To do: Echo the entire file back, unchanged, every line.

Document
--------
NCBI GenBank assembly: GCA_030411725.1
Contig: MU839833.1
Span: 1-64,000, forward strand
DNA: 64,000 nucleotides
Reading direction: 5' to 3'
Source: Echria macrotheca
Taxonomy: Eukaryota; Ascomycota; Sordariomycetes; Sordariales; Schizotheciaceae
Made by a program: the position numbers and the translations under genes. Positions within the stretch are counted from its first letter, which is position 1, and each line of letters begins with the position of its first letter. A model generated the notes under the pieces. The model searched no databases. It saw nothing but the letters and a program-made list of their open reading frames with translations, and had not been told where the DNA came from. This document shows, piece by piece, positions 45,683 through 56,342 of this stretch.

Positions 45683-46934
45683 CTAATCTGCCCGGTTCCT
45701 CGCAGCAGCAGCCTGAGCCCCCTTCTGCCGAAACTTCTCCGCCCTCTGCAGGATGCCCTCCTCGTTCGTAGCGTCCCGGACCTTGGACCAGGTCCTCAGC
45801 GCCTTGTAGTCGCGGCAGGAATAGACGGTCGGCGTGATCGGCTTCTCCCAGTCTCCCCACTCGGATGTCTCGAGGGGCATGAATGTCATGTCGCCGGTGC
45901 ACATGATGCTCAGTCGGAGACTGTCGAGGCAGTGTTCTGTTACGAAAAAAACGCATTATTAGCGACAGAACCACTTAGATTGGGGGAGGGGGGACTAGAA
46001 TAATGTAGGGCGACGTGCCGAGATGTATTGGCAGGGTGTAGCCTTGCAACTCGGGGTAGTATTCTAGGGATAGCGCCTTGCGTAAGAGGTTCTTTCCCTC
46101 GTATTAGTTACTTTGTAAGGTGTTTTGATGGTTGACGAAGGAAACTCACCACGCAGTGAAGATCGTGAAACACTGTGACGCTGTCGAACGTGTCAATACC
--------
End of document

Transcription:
NCBI GenBank assembly: GCA_030411725.1
Contig: MU839833.1
Span: 1-64,000, forward strand
DNA: 64,000 nucleotides
Reading direction: 5' to 3'
Source: Echria macrotheca
Taxonomy: Eukaryota; Ascomycota; Sordariomycetes; Sordariales; Schizotheciaceae
Made by a program: the position numbers and the translations under genes. Positions within the stretch are counted from its first letter, which is position 1, and each line of letters begins with the position of its first letter. A model generated the notes under the pieces. The model searched no databases. It saw nothing but the letters and a program-made list of their open reading frames with translations, and had not been told where the DNA came from. This document shows, piece by piece, positions 45,683 through 56,342 of this stretch.

Positions 45683-46934
45683 CTAATCTGCCCGGTTCCT
45701 CGCAGCAGCAGCCTGAGCCCCCTTCTGCCGAAACTTCTCCGCCCTCTGCAGGATGCCCTCCTCGTTCGTAGCGTCCCGGACCTTGGACCAGGTCCTCAGC
45801 GCCTTGTAGTCGCGGCAGGAATAGACGGTCGGCGTGATCGGCTTCTCCCAGTCTCCCCACTCGGATGTCTCGAGGGGCATGAATGTCATGTCGCCGGTGC
45901 ACATGATGCTCAGTCGGAGACTGTCGAGGCAGTGTTCTGTTACGAAAAAAACGCATTATTAGCGACAGAACCACTTAGATTGGGGGAGGGGGGACTAGAA
46001 TAATGTAGGGCGACGTGCCGAGATGTATTGGCAGGGTGTAGCCTTGCAACTCGGGGTAGTATTCTAGGGATAGCGCCTTGCGTAAGAGGTTCTTTCCCTC
46101 GTATTAGTTACTTTGTAAGGTGTTTTGATGGTTGACGAAGGAAACTCACCACGCAGTGAAGATCGTGAAACACTGTGACGCTGTCGAACGTGTCAATACC